161 Mandel,Efroim Mesbuchezr. Russia 1905 35  

162 Mandel,Eidel Chatin 1905 15  

163 Mandel,Eidla Lecszysny, Poland 1920 56  

164 Mandel,Eisik Keretzky 1905 17  

165 Mandel,Eisik Chetsk, Russia 1906 7  

166 Mandel,Eizig Busk, Poland 1923 52

167 Mandel,Elias Bar, Russia 1912 12  

168 Mandel,Elias Tlewee, Austria 1913 18  

169 Mandel,Elias Wiznitz, Austria 1913 31  

170 Mandel,Elie Leticze..., Russia 1913 19  

171 Mandel,Elle Koretz, Russia 1907 14  

172 Mandel,Emma Lolmoska, Hungary 1907 26

173 Mandel,Erna Facsko, Hung. 1912 21

174 Mandel,Ester Nikolajew 1906 5

175 Mandel,Ester Mesebot, Podol 1908 3  

176 Mandel,Ester Schinischentz, Rouman. 1922 19  

177 Mandel,Estersa Ruwna, Poland 1922 17  

178 Mandel,Esther Lutsk, Russia 1905 47  

179 Mandel,Esther Pnvicz, Russia 1910 19  

180 Mandel,Eszli Kaschan, Hungary 1911 42  

181 Mandel,Etel Cernawitz, Bucovina 1921 53  

182 Mandel,Ethel Nyisbatis, Hungary 1912 4  

183 Mandel,Ettel Chatin 1905 3  

184 Mandel,Eva Zimierynka, Russia 1906 7

185 Mandel,Fani Nagy Karoly 1898 16  

186 Mandel,Fani Koretz, Russia 1907 24  

187 Mandel,Fanny Lukniki, Lithuania 1921 18  

188 Mandel,Feige Kasty 1903 3  

189 Mandel,Feige Kutchen 1905 6  

190 Mandel,Feige Koro..., Russia 1907 17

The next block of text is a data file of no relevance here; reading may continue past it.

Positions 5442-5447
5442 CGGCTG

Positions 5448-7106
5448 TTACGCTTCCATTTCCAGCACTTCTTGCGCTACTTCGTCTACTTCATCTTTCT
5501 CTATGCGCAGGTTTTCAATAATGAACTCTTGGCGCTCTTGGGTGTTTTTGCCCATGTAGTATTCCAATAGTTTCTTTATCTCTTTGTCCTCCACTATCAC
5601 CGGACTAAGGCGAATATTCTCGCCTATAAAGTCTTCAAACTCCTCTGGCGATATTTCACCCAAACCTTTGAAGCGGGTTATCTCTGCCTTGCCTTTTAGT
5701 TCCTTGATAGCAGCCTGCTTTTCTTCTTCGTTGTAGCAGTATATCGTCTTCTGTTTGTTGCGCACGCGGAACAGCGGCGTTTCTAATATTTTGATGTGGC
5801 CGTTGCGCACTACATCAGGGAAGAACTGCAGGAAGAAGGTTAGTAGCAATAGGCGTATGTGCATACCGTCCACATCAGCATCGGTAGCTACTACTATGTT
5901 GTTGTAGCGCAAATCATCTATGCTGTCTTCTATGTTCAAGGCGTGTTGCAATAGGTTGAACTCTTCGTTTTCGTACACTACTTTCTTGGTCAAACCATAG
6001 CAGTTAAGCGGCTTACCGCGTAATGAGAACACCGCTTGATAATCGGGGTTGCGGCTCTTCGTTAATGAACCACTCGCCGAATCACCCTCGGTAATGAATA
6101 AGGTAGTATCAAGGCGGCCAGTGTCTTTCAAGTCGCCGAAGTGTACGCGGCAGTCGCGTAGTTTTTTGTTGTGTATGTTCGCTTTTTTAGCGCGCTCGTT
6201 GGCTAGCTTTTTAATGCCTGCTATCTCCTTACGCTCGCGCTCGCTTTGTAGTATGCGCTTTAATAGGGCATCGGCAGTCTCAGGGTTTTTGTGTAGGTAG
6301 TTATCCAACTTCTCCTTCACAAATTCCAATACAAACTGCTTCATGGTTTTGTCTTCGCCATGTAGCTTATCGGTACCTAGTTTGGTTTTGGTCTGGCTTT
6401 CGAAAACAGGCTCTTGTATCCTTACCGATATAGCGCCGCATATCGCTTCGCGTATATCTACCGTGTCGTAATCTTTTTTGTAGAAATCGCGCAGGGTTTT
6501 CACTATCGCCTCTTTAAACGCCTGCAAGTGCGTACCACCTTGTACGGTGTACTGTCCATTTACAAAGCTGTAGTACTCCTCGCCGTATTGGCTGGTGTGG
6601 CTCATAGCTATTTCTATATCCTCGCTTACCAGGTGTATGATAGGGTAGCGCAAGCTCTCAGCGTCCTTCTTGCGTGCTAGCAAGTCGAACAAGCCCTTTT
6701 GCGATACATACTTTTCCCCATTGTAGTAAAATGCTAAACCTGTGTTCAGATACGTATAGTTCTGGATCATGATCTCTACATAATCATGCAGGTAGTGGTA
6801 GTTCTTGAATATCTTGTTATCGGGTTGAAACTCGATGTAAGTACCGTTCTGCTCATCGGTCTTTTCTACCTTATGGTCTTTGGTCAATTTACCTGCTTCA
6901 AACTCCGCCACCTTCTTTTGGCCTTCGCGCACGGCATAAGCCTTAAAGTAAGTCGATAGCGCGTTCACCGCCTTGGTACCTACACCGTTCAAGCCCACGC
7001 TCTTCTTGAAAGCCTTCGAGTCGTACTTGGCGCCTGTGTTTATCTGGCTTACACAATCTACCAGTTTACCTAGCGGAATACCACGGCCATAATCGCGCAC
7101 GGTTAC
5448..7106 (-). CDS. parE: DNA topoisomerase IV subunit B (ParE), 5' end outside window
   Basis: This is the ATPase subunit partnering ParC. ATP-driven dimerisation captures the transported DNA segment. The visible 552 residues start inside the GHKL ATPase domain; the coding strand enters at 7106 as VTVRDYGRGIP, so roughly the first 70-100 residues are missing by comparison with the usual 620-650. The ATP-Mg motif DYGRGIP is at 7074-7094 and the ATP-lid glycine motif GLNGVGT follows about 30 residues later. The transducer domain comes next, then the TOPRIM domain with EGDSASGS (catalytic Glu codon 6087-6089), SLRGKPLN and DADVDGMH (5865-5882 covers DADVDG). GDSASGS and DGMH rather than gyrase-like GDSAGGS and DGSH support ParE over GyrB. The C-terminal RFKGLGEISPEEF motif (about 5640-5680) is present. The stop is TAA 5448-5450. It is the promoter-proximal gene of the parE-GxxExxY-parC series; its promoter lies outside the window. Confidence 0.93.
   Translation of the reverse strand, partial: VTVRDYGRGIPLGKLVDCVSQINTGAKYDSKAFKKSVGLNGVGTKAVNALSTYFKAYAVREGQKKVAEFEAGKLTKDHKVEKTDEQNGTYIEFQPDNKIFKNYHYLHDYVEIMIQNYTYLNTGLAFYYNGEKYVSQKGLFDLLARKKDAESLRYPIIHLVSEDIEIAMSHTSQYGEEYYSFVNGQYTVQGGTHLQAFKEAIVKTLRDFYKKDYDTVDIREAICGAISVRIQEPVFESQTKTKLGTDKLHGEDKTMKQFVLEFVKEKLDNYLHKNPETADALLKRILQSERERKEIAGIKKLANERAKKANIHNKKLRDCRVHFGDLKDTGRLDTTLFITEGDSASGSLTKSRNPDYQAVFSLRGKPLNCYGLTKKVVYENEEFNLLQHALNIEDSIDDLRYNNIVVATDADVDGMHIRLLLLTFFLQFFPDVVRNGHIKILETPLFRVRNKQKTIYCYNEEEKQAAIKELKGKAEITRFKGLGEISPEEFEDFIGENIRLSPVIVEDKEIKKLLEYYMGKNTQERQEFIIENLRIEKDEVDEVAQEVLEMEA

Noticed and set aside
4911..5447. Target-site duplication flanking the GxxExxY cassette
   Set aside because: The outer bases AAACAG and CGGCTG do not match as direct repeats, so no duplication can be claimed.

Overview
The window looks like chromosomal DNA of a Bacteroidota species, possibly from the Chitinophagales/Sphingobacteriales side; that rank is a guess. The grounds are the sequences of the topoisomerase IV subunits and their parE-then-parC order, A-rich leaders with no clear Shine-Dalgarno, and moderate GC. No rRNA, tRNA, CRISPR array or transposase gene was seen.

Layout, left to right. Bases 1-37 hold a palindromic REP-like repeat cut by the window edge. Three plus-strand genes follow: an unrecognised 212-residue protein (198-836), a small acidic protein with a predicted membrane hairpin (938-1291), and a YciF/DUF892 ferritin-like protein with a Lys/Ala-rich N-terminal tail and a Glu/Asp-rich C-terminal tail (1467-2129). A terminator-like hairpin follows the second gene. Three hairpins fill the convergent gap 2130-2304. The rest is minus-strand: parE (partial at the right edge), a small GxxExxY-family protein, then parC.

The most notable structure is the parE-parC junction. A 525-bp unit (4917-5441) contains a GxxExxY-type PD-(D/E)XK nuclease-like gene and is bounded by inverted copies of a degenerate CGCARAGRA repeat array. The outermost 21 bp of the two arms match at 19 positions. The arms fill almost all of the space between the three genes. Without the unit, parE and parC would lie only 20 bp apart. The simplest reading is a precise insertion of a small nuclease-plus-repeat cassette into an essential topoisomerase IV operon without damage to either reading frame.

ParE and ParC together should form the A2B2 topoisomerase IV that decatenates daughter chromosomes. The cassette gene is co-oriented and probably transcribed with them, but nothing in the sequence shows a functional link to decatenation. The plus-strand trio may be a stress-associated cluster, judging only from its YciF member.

191 Mandel,Feige Kalinow, Austr. 1909 17  

192 Mandel,Feige Brak, Russia 1911 5  

193 Mandel,Feige Titsiew, Russia 1911 53  

194 Mandel,Feige Warsaw, Russia 1917 14

195 Mandel,Feiwel Ozaviny 1905 18

196 Mandel,Feiwisch Tarnorudy, Russia 1912 17  

197 Mandel,Fejbel Zanowce, Poland 1921 8

198 Mandel,Fela Corlice, Poland 1924 21

199 Mandel,Fentie Chetsk, Russia 1906 5  

200 Mandel,Ferge Chatin 1905 11

201 Mandel,Ferge Poczajew, Russia 1909 16  

202 Mandel,Feze Reski 1904 32  

203 Mandel,Frackel Soshnewitz, Russia 1907 9  

204 Mandel,Franz Itugvan 1905 19  

205 Mandel,Fred   1923 41  

206 Mandel,Fred   1924 42  

207 Mandel,Freida Zimierynka, Russia 1906 3  

208 Mandel,Freida Kriminetz, Russia 1914 30  

209 Mandel,Freida Ponewesch, Russia 1914 3  

210 Mandel,Freida Germnik Poland 1921 6  

211 Mandel,Freide Nikolajew 1906 53  

212 Mandel,Freide Belischerky, Russia 1913 64  

213 Mandel,Freidel Lodz 1905 8  

214 Mandel,Freudia Norodonko, Austria 1907 9

215 Mandel,Freum Norodonko, Austria 1907 6  

216 Mandel,Frieda Wisztiniec, Russia 1907 30  

217 Mandel,Frime Trzemyslang, Austria 1907 4

218 Mandel,Fromi Sedricgow 1903 15  

219 Mandel,Fronco Peczenizyn 1907 20  

220 Mandel,Gedalic   1904 18  

221 Mandel,Geza Isolnok 1904 30  

222 Mandel,Gherts Odessa, Russia 1915 27  

223 Mandel,Ghitla Balti, Roumania 1921 20  

224 Mandel,Gitel Pecajen, Russia 1909 16  

225 Mandel,Gitel Shmirinka, Russia 1923 21  

226 Mandel,Gitele Kossord 1906 9  

227 Mandel,Gitla Lecszysny, Poland 1920 19